Residents express concerns over 2012 BOE budget

Photo by Heather Middleton

Photo by Heather Middleton

By Jeylin White


The room was packed and emotions were running high as members of the community took turns telling the Clayton Count Board of Education their concerns about the school district's proposed, fiscal year 2012 budget.

During budget hearings Tuesday, the hottest topic seemed to be teacher salaries, and concerns from residents that teachers might be bearing an unfair portion of the burden of balancing the school system's $339 million budget. "We know the teachers want a pay raise, and we want to give them a raise." said School Board Chairperson Pam Adamson. "But, we can't afford to do it right now, due to the economy."

Members of the community also raised questions about a $1.4 million contract with the Clayton County Sheriff's Office to provide security officers at schools, and a rumored $30,000 raise that Superintendent Edmond Heatley allegedly received, even as other school employees took hits to their pay through furlough days.

The school system's chief financial officer, Denise Thompson, spoke up, however, saying there is "a major miscommunication" when it comes to issues concerning the budget. "I think, first of all, people are just going on assumptions, as opposed to what is being set out," she said. "And I think some of it is being intentionally done."

She said, emphatically, that Heatley did not receive a pay increase, and has not received a raise in the last 3 years.

Sid Chapman, president of the Clayton County Education Association, said one of the problems, and the reason for much of the concern is the board has not done a good job of explaining the budget. He said, if you look closely at teachers' contracts, what teachers were making this year is less than last year, because they are working fewer days. "We only have 185 [days]," he said, "so, we're making less. They're [the school district is] even backing out on some of the supplements, which they have the right to do, but they're not being forth-coming about the teacher salaries as they should."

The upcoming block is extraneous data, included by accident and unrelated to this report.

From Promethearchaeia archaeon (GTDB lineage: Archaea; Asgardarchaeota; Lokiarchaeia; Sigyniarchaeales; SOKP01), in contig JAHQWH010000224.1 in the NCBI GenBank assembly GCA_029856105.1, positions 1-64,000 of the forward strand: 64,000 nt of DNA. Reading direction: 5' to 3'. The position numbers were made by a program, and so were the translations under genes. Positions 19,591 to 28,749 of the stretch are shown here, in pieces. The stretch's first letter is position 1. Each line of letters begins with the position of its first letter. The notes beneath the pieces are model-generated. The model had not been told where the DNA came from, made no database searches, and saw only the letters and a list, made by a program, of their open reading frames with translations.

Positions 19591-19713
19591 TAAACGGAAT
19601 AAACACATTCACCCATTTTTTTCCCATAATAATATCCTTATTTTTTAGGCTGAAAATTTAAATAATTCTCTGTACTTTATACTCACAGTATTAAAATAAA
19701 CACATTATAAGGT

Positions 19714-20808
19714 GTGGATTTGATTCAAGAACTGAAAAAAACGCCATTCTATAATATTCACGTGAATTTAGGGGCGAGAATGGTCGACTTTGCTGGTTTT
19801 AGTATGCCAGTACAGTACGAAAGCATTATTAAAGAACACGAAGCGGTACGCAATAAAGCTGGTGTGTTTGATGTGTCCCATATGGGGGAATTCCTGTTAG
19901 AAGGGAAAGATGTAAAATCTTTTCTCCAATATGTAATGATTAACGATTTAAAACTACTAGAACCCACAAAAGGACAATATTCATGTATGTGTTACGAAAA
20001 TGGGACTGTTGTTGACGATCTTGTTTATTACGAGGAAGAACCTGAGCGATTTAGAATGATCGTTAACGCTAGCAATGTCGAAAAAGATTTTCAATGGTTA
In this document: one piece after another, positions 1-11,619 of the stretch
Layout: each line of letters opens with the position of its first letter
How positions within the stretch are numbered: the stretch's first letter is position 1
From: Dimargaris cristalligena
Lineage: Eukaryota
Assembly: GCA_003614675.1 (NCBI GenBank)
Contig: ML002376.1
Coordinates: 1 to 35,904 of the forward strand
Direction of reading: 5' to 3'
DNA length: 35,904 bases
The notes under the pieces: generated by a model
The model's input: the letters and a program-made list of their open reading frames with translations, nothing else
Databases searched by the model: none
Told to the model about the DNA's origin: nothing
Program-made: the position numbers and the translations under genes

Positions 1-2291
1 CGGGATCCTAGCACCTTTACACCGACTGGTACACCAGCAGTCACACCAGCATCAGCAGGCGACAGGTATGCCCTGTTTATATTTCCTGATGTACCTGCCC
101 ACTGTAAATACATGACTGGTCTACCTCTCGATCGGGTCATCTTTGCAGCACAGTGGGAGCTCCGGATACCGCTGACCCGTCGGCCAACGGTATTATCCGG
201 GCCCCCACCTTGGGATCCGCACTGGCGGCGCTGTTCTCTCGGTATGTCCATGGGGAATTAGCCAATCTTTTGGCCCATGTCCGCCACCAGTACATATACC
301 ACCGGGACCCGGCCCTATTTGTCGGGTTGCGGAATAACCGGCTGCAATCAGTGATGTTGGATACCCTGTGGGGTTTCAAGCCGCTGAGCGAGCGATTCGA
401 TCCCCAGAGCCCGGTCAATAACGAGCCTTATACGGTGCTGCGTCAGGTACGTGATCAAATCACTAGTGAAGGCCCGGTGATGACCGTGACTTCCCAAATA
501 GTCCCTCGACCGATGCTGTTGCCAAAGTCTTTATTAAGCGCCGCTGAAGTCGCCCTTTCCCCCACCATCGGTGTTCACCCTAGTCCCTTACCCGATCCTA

Chapman added that he thinks the board should do a forensic audit, and make sure all the funds are going where they are supposed to go.

Superintendent Heatley responded to questions about the contract with the Sheriff's Office, saying the contract was not a secret, and that the board was aware of it. "We wanted more security at the high schools, as well as the middle schools," he said. "And this year, we wanted one organization to do it all."

As far as teacher salaries are concerned, Heatley said he realized the situation is emotional, and that it was emotional for the board. He added that everyone got five furlough days, and everyone lost the same number of days.

"But we did that so we could save 68 teacher positions," he said.

Following the budget hearing, the board held it's regular business meeting, and more community members addressed concerns about a perceived lack of concern for teachers, and the community, on the part of Heatley and the board.

And again, concerns were raised about the contract between the school system and the Sheriff's Office. One resident said that the officers assigned to the schools were never trained properly, and that the contract was never approved by the board.

Board Chairperson Adamson said the contract with the sheriff's department does not necessarily have to be approved by the board. "The contract has been approved every year by the superintendent, and it's the same for this year," she said.

In other business, the board heard, and approved, reports on purchasing, finances, SPLOST revenue, construction, and approved personnel actions that appointed athletic directors to several high schools, appointed new directors of transportation, special education, a SPLOST administrator, and principals for Morrow and Mt. Zion high schools.

The final adoption of the 2012 budget is scheduled for Monday, June 27, at 6 p.m., at the Clayton County Public Schools Administration Complex, in Jonesboro.